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How to Format a Cover Letter - Outlines & Examples

Follow our professional cover letter formats outline samples to learn everything about font type, font size, margins and more.

Ho Lin Profile
By Ho Lin 3 minute read

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Cover letter formats

Cover Letter Formats Infographic

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Professional cover letter templates that help you find the right look

Our professional cover letter templates provide exactly the right layout for the cover letter you’re writing. With our professional templates, you don’t have to worry about following the correct cover letter formats or guidelines, as they’re already preformatted using industry standards.

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Cover letter format examples

Follow the cover letter formats of the samples below and spruce up a cover letter for your job application that perfectly matches your resume.

General cover letter example

Career change cover letter example

Letter of interest sample

Sample of networking cover letter

Reference request cover letter sample

Internship cover letter example

Military transition cover letter example

Recruiter contact cover letter sample

Returning to workforce cover letter example

How to format your cover letter

Using the correct cover letter format will ensure that your professional cover letter reads and looks great to a potential employer. Here you’ll find all the formatting tips and cover letter format examples you need to create an eye-catching letter.

The best way to make sure your cover letter is readable to recruiters and hiring managers is by using the appropriate cover letter formatting. Follow the guidelines below and create a perfect cover letter that hits the mark:

Page margins:

As our cover letter format examples show, the margins of your document should be one inch all the way around.

Font type:

A proper cover letter format uses professional fonts like Arial, Verdana or Georgia — they are also among the best resume fonts. Extravagant fonts, like Comic Sans, are unprofessional and can confuse the applicant tracking systems (ATS) that employers use to filter resumes and cover letters.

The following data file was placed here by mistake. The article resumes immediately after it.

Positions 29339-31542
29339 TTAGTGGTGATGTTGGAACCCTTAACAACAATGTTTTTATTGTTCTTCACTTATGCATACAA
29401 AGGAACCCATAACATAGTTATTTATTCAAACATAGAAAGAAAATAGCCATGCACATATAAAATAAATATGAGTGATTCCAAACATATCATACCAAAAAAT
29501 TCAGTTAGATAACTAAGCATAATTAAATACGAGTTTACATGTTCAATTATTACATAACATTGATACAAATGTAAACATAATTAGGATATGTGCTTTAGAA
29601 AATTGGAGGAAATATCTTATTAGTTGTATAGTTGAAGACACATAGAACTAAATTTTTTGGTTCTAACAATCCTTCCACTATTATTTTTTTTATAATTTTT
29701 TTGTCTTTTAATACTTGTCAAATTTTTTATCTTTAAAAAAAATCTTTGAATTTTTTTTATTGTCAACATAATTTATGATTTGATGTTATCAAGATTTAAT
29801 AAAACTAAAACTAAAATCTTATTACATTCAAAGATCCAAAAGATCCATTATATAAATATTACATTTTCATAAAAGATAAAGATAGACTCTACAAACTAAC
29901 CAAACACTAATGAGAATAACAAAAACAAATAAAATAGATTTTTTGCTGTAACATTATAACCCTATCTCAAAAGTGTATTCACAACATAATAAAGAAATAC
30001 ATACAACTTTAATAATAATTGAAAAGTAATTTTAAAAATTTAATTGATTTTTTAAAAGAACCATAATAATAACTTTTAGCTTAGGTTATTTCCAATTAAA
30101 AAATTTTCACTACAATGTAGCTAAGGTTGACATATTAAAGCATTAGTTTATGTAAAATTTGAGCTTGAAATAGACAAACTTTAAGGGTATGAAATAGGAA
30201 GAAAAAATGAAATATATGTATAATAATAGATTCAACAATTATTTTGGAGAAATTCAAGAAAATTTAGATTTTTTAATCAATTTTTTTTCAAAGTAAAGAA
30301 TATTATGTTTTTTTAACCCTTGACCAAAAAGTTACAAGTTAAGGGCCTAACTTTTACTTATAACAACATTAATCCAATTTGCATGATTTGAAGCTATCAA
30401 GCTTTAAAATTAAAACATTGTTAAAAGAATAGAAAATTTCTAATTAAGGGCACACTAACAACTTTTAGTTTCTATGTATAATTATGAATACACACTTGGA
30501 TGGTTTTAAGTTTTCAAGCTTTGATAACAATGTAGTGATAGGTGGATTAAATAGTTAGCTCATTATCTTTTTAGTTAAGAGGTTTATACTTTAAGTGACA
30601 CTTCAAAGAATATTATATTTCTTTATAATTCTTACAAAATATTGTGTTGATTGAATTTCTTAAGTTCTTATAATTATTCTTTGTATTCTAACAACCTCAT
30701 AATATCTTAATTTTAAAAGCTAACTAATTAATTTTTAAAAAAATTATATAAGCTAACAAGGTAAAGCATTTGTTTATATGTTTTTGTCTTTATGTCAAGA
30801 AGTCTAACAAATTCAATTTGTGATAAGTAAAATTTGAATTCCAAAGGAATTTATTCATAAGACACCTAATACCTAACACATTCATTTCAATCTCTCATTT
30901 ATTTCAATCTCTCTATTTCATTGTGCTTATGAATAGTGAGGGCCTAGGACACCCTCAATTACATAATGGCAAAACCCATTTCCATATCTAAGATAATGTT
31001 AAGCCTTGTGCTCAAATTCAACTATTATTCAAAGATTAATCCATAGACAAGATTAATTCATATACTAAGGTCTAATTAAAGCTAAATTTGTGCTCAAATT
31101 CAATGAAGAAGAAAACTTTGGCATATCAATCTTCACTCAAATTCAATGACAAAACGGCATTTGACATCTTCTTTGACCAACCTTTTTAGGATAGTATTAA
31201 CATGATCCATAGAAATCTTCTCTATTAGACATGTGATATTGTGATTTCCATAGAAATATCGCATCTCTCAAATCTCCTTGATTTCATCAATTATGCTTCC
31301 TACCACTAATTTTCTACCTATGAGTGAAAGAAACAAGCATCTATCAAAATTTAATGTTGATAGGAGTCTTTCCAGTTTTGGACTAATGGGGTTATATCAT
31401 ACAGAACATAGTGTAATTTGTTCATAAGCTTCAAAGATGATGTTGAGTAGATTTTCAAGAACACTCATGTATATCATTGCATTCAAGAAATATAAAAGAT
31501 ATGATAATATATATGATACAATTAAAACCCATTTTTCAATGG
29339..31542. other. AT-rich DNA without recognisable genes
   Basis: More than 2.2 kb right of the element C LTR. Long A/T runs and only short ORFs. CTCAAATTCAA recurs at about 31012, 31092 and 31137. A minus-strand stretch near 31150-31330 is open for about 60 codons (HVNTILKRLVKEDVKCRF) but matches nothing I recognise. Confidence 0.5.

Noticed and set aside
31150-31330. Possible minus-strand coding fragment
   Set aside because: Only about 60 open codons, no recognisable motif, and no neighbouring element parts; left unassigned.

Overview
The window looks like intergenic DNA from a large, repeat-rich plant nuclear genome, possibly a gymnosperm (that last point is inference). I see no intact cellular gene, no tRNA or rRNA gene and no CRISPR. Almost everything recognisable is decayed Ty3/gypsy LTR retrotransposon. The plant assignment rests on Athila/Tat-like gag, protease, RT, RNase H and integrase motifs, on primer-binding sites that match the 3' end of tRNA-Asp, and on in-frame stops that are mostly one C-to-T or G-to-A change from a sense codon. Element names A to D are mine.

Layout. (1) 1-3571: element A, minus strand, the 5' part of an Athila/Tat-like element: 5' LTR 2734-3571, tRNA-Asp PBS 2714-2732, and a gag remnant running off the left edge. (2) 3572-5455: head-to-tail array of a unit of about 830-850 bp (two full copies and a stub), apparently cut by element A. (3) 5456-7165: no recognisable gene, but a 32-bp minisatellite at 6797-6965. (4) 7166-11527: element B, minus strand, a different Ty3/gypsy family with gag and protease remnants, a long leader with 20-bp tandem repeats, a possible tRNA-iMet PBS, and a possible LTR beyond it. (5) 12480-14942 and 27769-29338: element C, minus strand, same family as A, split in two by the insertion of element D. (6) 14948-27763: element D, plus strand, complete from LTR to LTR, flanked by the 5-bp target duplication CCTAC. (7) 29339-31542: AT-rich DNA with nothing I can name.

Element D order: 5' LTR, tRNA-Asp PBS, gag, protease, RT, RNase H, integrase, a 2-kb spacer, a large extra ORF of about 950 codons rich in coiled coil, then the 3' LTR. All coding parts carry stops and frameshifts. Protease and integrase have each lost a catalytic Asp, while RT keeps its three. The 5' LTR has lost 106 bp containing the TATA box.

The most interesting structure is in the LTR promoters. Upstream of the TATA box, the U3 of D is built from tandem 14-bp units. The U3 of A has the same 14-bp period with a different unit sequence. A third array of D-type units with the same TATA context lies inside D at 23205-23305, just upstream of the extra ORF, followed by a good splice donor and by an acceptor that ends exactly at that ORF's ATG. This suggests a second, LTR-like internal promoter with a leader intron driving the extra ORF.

Font size:

Your cover letter should be written in 12-point size with the exception of the header, which can be 14- or 16-point size.

Paragraph spacing:

Follow the lead of our cover letter format samples and keep the layout single-spaced with a double space between paragraphs.


Your text should be left-justified. The only area that can be centered, depending on the cover letter template you choose, is the header.

File format:

Download your cover letter as a PDF or Word document unless the job description specifies a preferred format.

Showcase the best you with a cover letter

Your cover letter should draw attention to the best parts of your resume, while also providing more information about how you can fill the job’s requirements. Your resume will contain basic facts about your past work experiences, while a cover letter allows you to elaborate on your strengths.

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Cover letter formats and examples for any industry

Our cover letter examples are a great source of inspiration and a visual guide to understanding cover letter formats better. They make cover letter writing easier, especially if you don’t write very much.

Our examples will show you everything we’ve explained about cover letter formats, give you an idea of what you can write and also show you how to insert your own unique flair to really make your cover letter your own. At the end of the day, your personality will be what sells your skills and expertise to the hiring managers.

Follow the lead of ResumeHelp’s cover letter samples to make a perfect cover letter that’s ready for every job application.

FAQ: Cover letter formats

Have questions? We’re here to help.